Virtual Pageviews — Ways to Measure so Much More With Analytics

Using virtual pageviews inside Google Analytics can give you the deepest information about Web site activity that you’ve received since analytics began. Obviously, we get more improved results and ways of tracking with each passing year, but virtual pageviews was a change that has had as much impact as the start of analytics itself.

For some time, analytics have allowed you to create event tracking — actions within your pages that you want specific data for — but the addition of virtual pageviews and even more detailed event tracking now allows Web site owners to get granular and create data about certain actions that can be used to make design, marketing, and site architectural decisions.

Google has a great video about the difference in their newly launched Conversion University. Basically, to create a virtual pageview you have to call the following JavaScript method:


Now we can track the viewing of a Flash video inside a page, an abandonment of a form and what field caused it, and a click off a link on a page (this is better than just seeing it in the exit data). You can create a virtual pageview anywhere that you can call a JavaScript method. This virtual pageview will show up everywhere in the Content reports section that a “real” pageview will.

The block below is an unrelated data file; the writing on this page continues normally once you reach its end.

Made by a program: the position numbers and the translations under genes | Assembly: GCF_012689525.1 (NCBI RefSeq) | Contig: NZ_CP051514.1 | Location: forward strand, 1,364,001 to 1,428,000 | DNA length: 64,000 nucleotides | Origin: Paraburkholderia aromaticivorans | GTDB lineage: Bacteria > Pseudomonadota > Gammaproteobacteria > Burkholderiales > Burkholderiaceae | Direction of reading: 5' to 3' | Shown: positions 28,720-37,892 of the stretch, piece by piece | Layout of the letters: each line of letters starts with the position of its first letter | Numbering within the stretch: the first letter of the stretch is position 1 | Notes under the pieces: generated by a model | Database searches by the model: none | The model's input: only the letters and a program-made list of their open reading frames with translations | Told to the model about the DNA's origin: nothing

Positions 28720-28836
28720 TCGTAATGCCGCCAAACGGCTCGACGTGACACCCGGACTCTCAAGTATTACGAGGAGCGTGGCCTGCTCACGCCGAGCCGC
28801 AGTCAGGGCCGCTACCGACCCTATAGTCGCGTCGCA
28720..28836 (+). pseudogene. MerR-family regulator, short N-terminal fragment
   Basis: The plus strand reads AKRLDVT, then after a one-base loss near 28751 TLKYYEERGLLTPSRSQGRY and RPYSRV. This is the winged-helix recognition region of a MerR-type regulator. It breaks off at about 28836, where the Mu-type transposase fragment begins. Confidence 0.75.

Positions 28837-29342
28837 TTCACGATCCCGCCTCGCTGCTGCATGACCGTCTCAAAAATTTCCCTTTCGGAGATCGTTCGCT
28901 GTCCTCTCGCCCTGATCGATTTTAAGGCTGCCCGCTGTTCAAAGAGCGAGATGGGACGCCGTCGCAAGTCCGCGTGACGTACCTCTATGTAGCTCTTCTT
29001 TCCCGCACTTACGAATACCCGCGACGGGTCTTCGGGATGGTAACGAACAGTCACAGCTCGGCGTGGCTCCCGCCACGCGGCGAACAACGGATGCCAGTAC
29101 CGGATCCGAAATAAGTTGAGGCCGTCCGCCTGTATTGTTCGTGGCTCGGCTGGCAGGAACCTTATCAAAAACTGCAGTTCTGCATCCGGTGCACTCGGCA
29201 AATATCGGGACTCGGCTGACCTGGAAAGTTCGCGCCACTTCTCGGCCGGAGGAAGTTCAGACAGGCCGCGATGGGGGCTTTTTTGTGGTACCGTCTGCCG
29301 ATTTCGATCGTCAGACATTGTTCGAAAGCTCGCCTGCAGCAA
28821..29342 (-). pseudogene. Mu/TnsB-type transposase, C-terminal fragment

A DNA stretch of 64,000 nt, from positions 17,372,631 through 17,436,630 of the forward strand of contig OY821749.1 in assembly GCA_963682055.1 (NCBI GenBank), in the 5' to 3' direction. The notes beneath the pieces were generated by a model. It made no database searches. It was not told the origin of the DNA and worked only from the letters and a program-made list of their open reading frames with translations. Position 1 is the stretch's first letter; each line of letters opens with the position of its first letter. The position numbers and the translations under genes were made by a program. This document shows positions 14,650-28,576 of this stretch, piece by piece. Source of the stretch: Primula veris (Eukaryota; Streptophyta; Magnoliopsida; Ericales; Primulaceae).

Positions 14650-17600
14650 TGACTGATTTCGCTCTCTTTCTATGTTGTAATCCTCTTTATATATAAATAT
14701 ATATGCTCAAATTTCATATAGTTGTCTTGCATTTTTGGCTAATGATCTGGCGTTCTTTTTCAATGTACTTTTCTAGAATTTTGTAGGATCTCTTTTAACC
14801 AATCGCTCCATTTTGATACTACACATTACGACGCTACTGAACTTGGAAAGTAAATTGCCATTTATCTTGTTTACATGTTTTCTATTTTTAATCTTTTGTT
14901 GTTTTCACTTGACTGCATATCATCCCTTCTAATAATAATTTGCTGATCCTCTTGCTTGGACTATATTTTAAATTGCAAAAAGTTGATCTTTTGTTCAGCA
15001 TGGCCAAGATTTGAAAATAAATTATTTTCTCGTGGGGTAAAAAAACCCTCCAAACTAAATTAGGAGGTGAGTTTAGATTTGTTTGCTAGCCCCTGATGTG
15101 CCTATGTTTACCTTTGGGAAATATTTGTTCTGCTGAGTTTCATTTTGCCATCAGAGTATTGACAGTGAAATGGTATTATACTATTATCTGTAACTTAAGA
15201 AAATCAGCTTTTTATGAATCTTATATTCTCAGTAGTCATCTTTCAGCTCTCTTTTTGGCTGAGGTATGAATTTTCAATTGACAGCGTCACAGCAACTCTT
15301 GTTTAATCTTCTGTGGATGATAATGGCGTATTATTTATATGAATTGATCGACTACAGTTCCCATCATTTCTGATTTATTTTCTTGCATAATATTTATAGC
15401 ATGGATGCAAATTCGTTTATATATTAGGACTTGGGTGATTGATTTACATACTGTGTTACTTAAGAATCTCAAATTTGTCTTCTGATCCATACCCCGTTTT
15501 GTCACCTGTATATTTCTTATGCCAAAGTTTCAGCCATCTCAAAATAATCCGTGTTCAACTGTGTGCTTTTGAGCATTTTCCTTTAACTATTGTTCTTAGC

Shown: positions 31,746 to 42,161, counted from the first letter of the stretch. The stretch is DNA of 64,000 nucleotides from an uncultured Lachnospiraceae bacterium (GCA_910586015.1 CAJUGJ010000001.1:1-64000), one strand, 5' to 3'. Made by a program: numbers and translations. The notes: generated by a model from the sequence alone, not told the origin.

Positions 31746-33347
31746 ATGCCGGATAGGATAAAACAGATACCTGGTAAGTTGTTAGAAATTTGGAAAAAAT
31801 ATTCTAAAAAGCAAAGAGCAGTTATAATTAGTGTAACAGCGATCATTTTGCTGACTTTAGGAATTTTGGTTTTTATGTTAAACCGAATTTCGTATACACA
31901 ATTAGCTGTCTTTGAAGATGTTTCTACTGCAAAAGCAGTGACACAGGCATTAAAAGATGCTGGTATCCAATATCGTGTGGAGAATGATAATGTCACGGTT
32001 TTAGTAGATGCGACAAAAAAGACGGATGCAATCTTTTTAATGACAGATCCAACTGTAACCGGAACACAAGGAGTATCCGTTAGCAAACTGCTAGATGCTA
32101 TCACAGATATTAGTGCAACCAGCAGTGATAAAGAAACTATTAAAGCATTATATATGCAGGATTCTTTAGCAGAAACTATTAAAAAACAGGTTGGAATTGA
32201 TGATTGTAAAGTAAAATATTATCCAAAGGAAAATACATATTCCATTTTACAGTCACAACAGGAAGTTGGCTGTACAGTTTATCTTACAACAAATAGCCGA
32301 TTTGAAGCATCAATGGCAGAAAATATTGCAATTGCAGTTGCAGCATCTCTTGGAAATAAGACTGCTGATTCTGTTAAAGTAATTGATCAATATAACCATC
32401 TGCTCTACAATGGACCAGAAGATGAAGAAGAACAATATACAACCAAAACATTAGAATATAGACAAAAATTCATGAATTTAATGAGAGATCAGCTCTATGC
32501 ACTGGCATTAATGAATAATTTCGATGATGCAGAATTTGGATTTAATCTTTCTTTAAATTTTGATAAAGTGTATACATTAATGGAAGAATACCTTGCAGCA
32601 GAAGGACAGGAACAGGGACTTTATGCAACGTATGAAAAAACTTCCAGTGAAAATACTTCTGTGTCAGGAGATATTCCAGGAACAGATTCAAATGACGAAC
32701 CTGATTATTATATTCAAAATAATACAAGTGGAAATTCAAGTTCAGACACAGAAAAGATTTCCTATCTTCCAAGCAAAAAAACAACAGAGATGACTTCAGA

Wherever you use CSS to create changes to a page, you can track its usage.

If you want to know if a certain action (e.g., viewing a movie on your site) leads to conversion, then you can employ virtual pageviews and funnels. Set a virtual pageview for the click to play the video, create a goal — say a sign up or any other action that calls a particular page which becomes your goal page — then simply create a funnel where the virtual pageview is the first step and is a required step, and step two is getting to the goal page. This can have all sorts of applications.

If you’re going to stay in front of the constantly changing space that is our industry, take some time and explore what Google’s Conversion University has to offer. From advanced segmentation to high-end filters, there’s a wealth of knowledge to be gained.

I spent some time going through this during the past holidays and I’m now trying to run under all the new things I want to add to my analytics. It was like a Christmas present to myself. Ways to identify quality traffic and better identifying of conversion drivers are just a couple of the things these tools can help you with.

Customized tracking codes are always a winner. While you’re at it, consider adding motion charts to your skill set.

Motion charts can help you tie keywords to conversions and pageviews in a visual presentation. Here’s a good video that may whet your appetite and have you exploring this great new asset.

There are a lot of advanced analytics strategies. Hopefully these help, and I’ll try to write about more in the coming year.

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